With mathematics in particular, we need to start with building learning experiences around young children’s understandings by providing lots of opportunities to “play” with numbers, patterns and shapes. Children who are supported to make sense of the mathematics, who are part of a collaborative learning community, and who are positioned as competent, will more likely maintain an interest in and develop positive beliefs about themselves as mathematics learners.
I was in the US over the Halloween period. Halloween night involved a community street party, complete with an early snow fall – a particularly unique experience. Pumpkin lattes at Starbucks provided the complete package!
3. What is “ambitious teaching” and what did you learn about it during your time at the University of Washington in Seattle?
Ambitious mathematics teaching is focused on ambitious outcomes. Not content to focus on getting right answers, teachers using ambitious mathematics teaching want all students to develop positive relationship with mathematics. They organise their classrooms as mathematical learning communities where students support and engage with each other’s mathematical thinking in respectful ways.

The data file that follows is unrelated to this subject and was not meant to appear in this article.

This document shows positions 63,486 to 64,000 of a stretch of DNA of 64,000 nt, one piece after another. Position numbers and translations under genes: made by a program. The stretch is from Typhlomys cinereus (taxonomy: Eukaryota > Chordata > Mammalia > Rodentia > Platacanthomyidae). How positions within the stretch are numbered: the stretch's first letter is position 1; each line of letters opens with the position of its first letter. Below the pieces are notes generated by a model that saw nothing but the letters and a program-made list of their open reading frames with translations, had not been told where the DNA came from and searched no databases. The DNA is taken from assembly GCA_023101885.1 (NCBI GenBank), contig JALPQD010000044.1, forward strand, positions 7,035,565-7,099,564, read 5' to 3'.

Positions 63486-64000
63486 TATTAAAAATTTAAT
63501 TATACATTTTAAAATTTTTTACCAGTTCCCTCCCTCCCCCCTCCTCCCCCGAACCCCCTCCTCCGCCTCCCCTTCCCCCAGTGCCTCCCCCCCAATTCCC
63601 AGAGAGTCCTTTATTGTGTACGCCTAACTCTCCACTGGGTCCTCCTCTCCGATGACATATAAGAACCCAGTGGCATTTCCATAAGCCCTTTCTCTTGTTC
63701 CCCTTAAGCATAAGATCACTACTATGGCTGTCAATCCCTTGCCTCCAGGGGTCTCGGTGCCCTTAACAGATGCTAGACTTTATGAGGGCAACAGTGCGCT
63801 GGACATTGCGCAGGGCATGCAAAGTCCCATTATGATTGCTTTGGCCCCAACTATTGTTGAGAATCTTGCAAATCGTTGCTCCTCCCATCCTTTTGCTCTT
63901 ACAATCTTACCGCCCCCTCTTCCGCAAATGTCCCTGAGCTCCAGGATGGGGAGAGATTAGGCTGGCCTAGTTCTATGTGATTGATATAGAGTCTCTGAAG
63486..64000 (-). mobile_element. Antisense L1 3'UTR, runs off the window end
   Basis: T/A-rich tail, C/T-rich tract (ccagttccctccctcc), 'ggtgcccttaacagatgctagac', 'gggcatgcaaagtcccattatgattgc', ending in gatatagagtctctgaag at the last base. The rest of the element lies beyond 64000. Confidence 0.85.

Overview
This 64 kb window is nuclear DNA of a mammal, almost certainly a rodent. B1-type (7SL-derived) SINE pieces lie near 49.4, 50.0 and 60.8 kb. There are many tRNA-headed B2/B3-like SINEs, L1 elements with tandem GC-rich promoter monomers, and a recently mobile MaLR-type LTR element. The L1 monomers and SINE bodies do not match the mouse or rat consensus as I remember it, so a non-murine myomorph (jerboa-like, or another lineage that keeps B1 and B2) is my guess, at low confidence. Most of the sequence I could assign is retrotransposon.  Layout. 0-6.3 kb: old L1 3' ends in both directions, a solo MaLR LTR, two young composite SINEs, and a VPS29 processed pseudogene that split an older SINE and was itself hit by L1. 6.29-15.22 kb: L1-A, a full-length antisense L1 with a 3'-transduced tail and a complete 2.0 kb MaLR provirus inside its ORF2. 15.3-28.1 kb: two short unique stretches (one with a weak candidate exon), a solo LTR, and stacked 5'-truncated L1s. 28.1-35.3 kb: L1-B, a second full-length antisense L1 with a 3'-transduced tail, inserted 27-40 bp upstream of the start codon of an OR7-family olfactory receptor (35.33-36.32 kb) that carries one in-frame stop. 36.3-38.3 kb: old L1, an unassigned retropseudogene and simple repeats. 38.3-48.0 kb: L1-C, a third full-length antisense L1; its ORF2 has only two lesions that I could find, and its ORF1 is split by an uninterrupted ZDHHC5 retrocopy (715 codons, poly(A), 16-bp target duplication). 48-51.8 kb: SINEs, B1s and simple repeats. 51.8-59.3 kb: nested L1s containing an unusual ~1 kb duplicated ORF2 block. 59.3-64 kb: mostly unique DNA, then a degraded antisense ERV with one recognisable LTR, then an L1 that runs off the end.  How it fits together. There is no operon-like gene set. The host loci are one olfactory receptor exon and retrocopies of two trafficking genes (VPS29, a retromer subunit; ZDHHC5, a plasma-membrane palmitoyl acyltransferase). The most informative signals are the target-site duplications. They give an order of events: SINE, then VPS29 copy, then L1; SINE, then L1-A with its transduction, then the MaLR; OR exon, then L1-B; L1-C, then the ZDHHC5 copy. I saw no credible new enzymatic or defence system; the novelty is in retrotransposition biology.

Moving mathematics learning experiences away from individual, competitive and completion focus type activities towards more collaborative-based activities requires that teachers support the explicit development of mathematical practices of conjecture, explanation, and justification. In making students’ mathematical discourse and thinking the building block of instruction, collaboration becomes more than a token sharing of ideas; it becomes a means to extend the thinking and learning.